“Don’t let our future dry up. Food grows where the water flows”. The Environment Rural Development Foundation (ERuDeF) and its partners have been at the forefront in combatting Desertification and Droughts in Cameroon and celebrate this day through Environmental Education. With this year’s theme, “Food, Feed and Fibre”, The United Nations Secretary General, António Guterres, insists that, the health of humanity depends on the health of the planet. “Today, our planet is ailing. Land degradation affects some 3.2 billion people. Seventy 70 per cent of the world’s land has been transformed by human activity. We can reverse this trend and bring solutions to a wide range of challenges, from forced migration and hunger to climate change.” He noted.
What is Desertification and Droughts?
Desertification is a type of land degradation in which a relatively dry land region becomes increasingly arid, typically losing its bodies of water as well as vegetation and wildlife, while droughts are a consequence of changing global weather patterns triggered by ecological events such as solar radiation, excessive build-up of heat on the earth’s surface and increased particulate matter such as dust or pollution in the earth’s atmosphere. Droughts are accompanied by reduced cloud cover, and thus the land is exposed to increased solar radiation, resulting in increased transpiration and evaporation rates.
Causes of Desertification and Droughts and consequences
Deforestation, climate change, over grazing, Urbanization, poor farming methods and natural disasters are some principal causes of Desertification and Droughts. All of these reduces the ability of an ecosystem to survive when the climate changes, with dramatic consequences, such as: loss of productivity of the soil; degradation of the vegetal covering, through to its total disappearance; dispersion of solid particles in the atmosphere – sand storms, air pollution – with a negative impact on man’s health and productive activities; reduction of farming and breeding production: malnutrition and hunger; migrations of people and wars.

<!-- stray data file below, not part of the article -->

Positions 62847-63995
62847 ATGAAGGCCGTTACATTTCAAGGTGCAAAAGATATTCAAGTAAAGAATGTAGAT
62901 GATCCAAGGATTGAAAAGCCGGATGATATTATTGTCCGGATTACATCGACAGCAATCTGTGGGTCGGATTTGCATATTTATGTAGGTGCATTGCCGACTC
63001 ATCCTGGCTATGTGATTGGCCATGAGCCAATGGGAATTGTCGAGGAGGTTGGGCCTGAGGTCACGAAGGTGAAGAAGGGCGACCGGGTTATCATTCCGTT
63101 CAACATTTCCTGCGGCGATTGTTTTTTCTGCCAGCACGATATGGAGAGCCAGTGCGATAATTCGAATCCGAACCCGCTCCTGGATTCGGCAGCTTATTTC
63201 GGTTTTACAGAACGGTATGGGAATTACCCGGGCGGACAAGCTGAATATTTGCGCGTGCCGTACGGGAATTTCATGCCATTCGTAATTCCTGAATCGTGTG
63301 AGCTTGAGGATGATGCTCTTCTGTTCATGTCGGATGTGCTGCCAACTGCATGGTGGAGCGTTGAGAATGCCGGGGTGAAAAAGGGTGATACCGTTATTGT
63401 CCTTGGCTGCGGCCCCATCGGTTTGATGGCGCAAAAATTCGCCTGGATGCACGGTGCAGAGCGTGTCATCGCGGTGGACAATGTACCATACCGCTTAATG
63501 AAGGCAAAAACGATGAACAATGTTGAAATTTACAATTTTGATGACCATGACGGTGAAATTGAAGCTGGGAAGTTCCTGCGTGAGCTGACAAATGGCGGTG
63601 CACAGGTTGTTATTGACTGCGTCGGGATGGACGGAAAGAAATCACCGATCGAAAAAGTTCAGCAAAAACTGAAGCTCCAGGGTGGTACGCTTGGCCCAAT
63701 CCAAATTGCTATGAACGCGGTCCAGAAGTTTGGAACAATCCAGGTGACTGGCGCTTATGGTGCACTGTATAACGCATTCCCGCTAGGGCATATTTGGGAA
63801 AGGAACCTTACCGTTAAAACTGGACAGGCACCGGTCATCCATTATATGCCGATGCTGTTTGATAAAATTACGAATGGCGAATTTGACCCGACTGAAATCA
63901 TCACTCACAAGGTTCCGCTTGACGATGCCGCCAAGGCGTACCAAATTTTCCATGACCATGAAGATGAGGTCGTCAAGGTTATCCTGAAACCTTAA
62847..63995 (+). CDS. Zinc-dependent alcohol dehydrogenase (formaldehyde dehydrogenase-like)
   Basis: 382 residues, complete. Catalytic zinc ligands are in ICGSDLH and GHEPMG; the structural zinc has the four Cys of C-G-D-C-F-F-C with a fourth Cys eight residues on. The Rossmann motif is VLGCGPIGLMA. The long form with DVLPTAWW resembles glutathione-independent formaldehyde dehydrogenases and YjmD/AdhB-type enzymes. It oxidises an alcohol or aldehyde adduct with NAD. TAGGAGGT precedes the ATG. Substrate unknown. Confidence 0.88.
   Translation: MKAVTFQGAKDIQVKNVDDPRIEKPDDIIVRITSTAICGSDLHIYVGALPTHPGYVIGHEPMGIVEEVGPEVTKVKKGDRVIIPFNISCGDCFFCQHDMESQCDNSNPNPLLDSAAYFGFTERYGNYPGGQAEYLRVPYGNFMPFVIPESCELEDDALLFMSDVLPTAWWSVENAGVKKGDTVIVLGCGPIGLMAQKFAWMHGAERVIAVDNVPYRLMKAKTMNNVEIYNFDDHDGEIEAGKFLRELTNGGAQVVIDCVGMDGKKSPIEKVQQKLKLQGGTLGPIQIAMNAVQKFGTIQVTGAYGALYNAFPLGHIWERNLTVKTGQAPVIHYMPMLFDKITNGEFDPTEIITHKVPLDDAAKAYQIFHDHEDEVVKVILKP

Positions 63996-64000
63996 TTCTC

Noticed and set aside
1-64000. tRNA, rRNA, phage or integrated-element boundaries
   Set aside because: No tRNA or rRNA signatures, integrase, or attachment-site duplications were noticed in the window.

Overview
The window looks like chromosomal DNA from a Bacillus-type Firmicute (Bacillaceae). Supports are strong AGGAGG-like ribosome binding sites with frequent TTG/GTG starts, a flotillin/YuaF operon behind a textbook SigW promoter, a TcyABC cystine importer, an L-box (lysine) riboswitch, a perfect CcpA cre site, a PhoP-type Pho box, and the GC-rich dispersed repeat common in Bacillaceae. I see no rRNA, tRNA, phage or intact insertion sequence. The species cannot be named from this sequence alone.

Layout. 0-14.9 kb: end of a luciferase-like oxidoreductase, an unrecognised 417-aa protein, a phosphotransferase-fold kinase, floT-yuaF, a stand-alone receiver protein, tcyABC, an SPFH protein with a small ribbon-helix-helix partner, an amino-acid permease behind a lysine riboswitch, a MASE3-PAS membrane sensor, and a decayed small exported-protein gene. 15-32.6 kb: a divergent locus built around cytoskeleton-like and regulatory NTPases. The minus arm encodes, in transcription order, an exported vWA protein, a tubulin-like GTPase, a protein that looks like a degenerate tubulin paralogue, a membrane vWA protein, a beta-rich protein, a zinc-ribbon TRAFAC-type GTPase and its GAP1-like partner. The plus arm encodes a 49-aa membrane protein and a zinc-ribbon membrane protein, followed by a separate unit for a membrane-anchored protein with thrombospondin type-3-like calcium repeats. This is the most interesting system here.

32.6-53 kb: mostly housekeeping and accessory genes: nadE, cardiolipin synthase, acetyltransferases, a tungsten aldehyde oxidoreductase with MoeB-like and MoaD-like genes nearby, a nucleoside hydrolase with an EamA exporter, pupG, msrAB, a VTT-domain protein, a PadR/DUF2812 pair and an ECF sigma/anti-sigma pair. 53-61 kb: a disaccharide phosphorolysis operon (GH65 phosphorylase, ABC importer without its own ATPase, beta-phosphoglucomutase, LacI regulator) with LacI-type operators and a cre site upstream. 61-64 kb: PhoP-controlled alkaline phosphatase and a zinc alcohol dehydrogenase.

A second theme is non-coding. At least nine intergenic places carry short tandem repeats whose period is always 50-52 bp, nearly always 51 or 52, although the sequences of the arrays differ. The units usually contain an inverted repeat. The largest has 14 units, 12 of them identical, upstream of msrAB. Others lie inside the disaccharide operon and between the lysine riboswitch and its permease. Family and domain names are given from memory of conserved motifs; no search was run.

How ERuDeF is Combatting Desertification and Droughts
ERuDeF through the Mount Bamboutos Initiative (MBI), a joint initiative developed by ERuDeF and ITF in partnership with the government of Cameroon aims to restore 35,000 hectares of the degraded landscape through the planting of 15 million agroforestry and indigenous tree species to secure the livelihoods of over 30,000 people, for 15 years. Due to anthropogenic activities deforestation, bush fires, poor farming practices and urbanization, the Mount Bamboutos landscape has been severely degraded. Therefore, ERuDeF has taken various steps to salvage the landscape with objectives in relation to governance, livelihoods development, biodiversity, forest landscape restoration, biodiversity, research and development and sustainable finance.
According to the UNCCD (UN Convention to Combat Desertification), 25% of the world‘s land area is either highly degraded or undergoing high rates of degradation. No matter where you live, the consequences of desertification and drought concern you. Globally, 23 per cent of the land is no longer productive. According to UNESCO, one-third of world’s land surface is threatened by desertification and across the world; it affects the livelihood of millions of people who depend on the benefits of ecosystems that dry lands provide. Desertification is another major environmental concern and a major barrier to meeting human basic needs in dry lands and is being constantly threatened by increases in human pressures and climatic variability.
“In Africa’s Sahel region, the Great Green Wall is transforming lives and livelihoods from Senegal to Djibouti. By restoring 100 million hectares of degraded land, food security is maintained, households kept afloat and jobs created. Such efforts bring back biodiversity, reduce the effects of climate change and make communities more resilient. All told, the benefits outweigh the costs ten-fold. On this Desertification and Drought Day, I call for a new contract for nature. Through international action and solidarity, we can scale up land restoration and nature-based solutions for climate action and the benefit of future generations. By doing so, we can deliver on the Sustainable Development Goals and leave no one behind.” The UN Secretary General noted.